Michelle: What about your team. What do they do throughout the year?

Dave: It just becomes harder and harder. My team is diminishing because they don’t have ongoing work. Most of my guys, who were working for circuits or who were working for Village who came from Rivoli or Greater Union or Nova, now they don’t go back to them anymore. They’ve had to find other employment. It makes it harder and harder to grab them at the end of every year. And that will get harder and harder; it’s just been sheer luck at the moment.  

Michelle: There seems to be a lot of comradery and loyalty among you. You seem to know every projectionist in town.

Dave: I’ve been around a long time!

Michelle: Yeah but it seems you are a pretty tight-knit group.

Dave: It is, but it’s a diminishing group. And we do meet socially outside of the festival at other times of the year, so it’s not as if we just come together for this four weeks or whatever. We’ve known each other for a long time.

Michelle: I guess when you work such long hours together you get to know each other well.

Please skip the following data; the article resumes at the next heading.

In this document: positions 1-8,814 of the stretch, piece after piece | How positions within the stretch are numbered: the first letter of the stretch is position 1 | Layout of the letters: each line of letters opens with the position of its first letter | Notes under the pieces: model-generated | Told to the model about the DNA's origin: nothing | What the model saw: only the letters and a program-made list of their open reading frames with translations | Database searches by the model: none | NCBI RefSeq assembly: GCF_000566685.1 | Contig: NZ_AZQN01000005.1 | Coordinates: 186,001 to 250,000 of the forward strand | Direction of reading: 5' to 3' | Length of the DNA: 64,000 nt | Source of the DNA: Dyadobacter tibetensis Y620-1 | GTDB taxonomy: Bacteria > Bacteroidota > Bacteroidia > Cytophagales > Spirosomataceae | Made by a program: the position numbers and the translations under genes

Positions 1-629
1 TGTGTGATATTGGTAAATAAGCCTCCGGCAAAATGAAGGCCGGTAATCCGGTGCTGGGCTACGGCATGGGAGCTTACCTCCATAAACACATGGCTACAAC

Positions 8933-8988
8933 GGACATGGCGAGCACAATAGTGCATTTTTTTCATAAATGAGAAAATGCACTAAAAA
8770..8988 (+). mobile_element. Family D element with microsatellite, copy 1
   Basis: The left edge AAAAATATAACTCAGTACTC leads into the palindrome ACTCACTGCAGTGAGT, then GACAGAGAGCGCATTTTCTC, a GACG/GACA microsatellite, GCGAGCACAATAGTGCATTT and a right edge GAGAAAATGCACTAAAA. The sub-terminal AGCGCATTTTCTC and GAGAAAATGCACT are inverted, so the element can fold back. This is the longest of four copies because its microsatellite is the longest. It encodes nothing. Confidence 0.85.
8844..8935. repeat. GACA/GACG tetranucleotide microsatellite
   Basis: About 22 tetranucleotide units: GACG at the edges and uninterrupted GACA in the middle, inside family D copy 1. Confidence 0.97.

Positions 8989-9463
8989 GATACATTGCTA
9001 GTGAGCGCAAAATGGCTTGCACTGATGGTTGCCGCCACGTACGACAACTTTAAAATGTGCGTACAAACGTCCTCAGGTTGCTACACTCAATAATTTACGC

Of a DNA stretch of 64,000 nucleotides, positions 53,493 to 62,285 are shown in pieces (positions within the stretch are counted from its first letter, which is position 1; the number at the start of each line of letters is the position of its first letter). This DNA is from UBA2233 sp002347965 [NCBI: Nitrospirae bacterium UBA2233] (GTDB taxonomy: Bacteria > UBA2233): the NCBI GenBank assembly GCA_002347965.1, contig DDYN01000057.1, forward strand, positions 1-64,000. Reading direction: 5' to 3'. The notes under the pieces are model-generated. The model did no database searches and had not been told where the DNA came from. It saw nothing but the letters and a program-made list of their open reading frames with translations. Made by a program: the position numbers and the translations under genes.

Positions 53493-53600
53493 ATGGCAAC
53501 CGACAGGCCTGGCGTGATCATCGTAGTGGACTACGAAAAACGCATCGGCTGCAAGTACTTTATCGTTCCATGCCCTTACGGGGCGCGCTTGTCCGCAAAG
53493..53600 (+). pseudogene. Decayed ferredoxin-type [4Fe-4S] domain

Dave: And you know some of them go back to when I was working casually for Kino and Nova, and I’ve known them since then. Guys who were working at Greater Union. Darren Brown, for example. We go way back. I worked with him at Greater Union when he was manager for Village. And then we maintain the loyalty, which is great. You get the feeling that they would almost do anything for you. But on the other hand I would do basically anything for them as well. It goes both ways.

Michelle: Absolutely. That’s why I think it’s really special. Is there a particular film you’re hoping to watch at MIFF this year?

Dave: I tend to pick up on favourite titles. I like to watch some of the Cannes films and I’ve already seen a couple that have been on the list when I was in London, like High-Rise. And, what was it? Something about a fish.

Michelle: Little From the Fish Shop.

Dave: I thought what a great title! And it’s a Czech film, that looked pretty good. That’s the weirdest title so far.

Michelle: I hope you get to see it. Is there anything else you wanted to say?

Dave: It’s odd isn’t it? Thirty years and I’m still with the festival and I guess that’s largely because at this time of year I haven’t had anything else to do.